Why Sustainable Development is the Private Sectors’ Business Too
By admin July 14, 2016

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Preparations for Habitat III — a major global summit, formally known as the third United Nations Conference on Housing and Sustainable Urban Development, taking place in October in Quito, Ecuador — are moving fast, both in terms of the summit’s expected results and the mobilization of all actors.

While national governments are central to the success of Habitat III, they cannot achieve good results if they act alone. During the 2015 United Nations (UN) commitments such as the Sustainable Development Goals (SDGs) and the Paris climate change agreement, cities through their networks, and stakeholder organizations have joined forces to contribute to the success of each of these landmark developments. Habitat III will build on these results and provide all necessary space for local government associations and stakeholders to participate and demonstrate that their initiatives and actions will contribute to the objectives of the NUA.

Multilateral institutions such as the World Bank and the Asian Development Bank have expanded their outreach to the private sector in recent years. The establishment of the Asian Infrastructure Investment Bank (AIIB) is opening up opportunities for more private sector involvement in infrastructure development. As a new player, AIIB could be a leader by helping “to crowd in private finance,” Heathcote said, engaging business and companies as partners rather than mere contractors.

Indeed, cities and the private sector need each other. Cities need the private sector to develop their attractiveness, create wealth and employment, and increase municipal finance resources through transparent and accountable taxation. But balancing risk and taking innovative approaches will be key to engaging with business. The private sector needs cities to ensure all requirements are met for its development, starting from the relevant enabling business climate, to roads and basic services, communication networks, a relevant education system providing the skilled workers they need, and health and school services to attract future employees by offering a good service system for them and their families.

The call for more private sector participation and collaboration to address challenges and finance development solutions is not new. Infrastructure investment demand for the Asia-Pacific region has been estimated to surpass USD $800 billion per year through 2020 — a figure even the combined capital of all development banks around the world could not match.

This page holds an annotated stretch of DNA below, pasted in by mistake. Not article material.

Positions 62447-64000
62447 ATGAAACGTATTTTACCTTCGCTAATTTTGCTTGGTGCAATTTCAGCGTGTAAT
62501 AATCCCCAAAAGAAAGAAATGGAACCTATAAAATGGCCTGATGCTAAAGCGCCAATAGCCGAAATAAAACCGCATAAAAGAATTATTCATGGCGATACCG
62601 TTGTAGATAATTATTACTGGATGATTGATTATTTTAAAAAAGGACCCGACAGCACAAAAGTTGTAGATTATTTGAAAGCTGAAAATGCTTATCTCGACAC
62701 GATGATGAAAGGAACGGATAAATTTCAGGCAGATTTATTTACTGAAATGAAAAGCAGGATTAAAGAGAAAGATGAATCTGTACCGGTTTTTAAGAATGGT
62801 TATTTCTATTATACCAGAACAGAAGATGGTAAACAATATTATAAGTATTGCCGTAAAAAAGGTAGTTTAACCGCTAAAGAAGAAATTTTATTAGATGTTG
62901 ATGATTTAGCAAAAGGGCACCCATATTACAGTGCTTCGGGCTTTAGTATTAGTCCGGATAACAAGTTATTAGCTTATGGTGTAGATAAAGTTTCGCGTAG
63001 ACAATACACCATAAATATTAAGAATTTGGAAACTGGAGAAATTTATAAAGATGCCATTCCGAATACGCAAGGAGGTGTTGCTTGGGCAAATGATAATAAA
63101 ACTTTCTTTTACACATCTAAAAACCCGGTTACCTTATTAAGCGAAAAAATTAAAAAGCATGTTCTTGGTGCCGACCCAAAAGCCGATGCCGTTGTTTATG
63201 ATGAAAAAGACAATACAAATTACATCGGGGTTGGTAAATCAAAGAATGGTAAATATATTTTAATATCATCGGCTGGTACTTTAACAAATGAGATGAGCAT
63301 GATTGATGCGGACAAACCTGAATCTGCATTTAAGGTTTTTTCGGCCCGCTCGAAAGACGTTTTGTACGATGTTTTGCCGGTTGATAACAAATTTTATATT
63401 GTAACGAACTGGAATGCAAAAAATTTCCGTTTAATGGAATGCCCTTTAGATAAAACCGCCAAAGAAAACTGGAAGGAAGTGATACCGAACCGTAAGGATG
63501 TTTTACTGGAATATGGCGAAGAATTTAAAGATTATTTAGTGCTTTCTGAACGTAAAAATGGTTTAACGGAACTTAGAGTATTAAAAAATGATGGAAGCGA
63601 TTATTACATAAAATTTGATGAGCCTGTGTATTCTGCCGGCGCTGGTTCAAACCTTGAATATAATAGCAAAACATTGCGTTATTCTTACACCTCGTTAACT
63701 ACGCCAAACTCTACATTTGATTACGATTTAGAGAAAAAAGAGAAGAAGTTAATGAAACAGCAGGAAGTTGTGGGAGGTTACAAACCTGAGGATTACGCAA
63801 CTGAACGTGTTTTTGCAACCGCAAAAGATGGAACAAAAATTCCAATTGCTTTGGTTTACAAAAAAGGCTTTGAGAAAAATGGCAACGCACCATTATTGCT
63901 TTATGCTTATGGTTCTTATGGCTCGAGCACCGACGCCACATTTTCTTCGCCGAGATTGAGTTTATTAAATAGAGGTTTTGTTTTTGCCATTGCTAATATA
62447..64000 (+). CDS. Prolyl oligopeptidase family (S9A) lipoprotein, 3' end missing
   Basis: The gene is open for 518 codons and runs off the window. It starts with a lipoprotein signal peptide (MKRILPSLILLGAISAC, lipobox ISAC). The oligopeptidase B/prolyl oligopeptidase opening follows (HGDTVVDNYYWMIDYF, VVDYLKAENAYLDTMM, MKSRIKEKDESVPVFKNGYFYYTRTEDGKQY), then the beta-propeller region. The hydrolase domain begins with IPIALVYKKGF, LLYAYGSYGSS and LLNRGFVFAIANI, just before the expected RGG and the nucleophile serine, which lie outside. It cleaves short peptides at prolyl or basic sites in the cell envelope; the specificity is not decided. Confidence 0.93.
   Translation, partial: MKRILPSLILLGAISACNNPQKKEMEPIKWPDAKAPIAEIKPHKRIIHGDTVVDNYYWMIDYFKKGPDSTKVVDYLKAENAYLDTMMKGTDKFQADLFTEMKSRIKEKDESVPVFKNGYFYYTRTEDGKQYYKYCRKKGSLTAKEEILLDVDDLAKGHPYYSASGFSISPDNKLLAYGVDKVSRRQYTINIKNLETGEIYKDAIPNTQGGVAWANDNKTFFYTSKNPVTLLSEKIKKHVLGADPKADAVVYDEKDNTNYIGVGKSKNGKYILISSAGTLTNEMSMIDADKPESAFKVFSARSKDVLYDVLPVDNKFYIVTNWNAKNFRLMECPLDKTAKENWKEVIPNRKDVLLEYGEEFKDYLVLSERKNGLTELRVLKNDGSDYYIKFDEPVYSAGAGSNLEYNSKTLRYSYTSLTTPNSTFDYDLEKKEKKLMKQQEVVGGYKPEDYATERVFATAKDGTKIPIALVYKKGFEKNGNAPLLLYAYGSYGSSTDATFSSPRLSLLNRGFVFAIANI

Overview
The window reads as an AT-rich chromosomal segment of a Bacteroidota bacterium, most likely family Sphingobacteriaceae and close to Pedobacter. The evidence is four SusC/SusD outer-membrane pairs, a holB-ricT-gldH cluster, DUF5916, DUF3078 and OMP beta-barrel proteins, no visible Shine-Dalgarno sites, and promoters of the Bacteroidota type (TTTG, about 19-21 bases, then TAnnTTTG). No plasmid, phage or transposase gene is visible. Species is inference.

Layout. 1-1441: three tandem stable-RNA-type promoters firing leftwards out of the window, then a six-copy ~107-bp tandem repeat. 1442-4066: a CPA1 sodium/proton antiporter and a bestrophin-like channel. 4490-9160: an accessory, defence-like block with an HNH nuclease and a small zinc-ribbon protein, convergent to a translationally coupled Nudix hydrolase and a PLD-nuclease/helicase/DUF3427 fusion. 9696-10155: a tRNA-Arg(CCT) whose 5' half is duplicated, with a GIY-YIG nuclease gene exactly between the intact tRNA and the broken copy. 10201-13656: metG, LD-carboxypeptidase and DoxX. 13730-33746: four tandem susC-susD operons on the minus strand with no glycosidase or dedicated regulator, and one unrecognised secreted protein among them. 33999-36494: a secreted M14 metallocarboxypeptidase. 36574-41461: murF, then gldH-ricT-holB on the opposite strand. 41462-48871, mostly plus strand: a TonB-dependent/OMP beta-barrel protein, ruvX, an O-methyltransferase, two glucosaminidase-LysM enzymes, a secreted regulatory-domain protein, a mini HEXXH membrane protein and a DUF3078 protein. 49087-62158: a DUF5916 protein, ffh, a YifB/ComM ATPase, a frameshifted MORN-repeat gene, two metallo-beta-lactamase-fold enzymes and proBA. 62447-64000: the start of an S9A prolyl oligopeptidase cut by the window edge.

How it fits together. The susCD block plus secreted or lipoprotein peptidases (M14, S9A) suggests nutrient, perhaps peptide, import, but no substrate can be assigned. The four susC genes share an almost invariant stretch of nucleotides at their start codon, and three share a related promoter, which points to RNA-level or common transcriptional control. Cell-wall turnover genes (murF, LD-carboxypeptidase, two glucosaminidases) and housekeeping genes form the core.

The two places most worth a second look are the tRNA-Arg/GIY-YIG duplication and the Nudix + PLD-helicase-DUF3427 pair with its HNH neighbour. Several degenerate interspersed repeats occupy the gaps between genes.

ADB President Takehiko Nakao believes PPPs are “essential” not only in providing the region with much-needed capital but also in instituting knowledge-sharing processes from the private sector to the communities, and vice versa. “A strong private sector is essential for development. It can fill large investment gaps, create jobs and reduce poverty,” Nakao said on Friday in his opening address at the bank’s annual meeting in Astana, Kazakhstan.

“In this regard, we will expand our support for public-private partnerships … [to] help mobilize more private sector investment and improve the delivery of public services.”

The strong and successful involvement of the private sector in the Lima-Paris action agenda, launched during the COP21, also created an incentive to provide space and opportunities for all stakeholders in Quito. The international community strongly believes that Habitat III success needs to build on similar dynamics of commitments from stakeholders.

To find out more:
Private sector sees opportunities — and risks — in AIIB collaboration

ADB, AIIB Sign MOU to Strengthen Cooperation for Sustainable Growth

Asian Infrastructure Investment Bank (AIIB): added momentum for Asian infrastructure?

Development banks plan “unprecedented” global collaboration

World Bank proposes ‘global coalition’ for sustainable transportation

Delivering a new urban agenda for development

How to build an effective road safety PPP: Lessons learned from Nigeria

Public-private partnerships: Spurring private sector involvement in development

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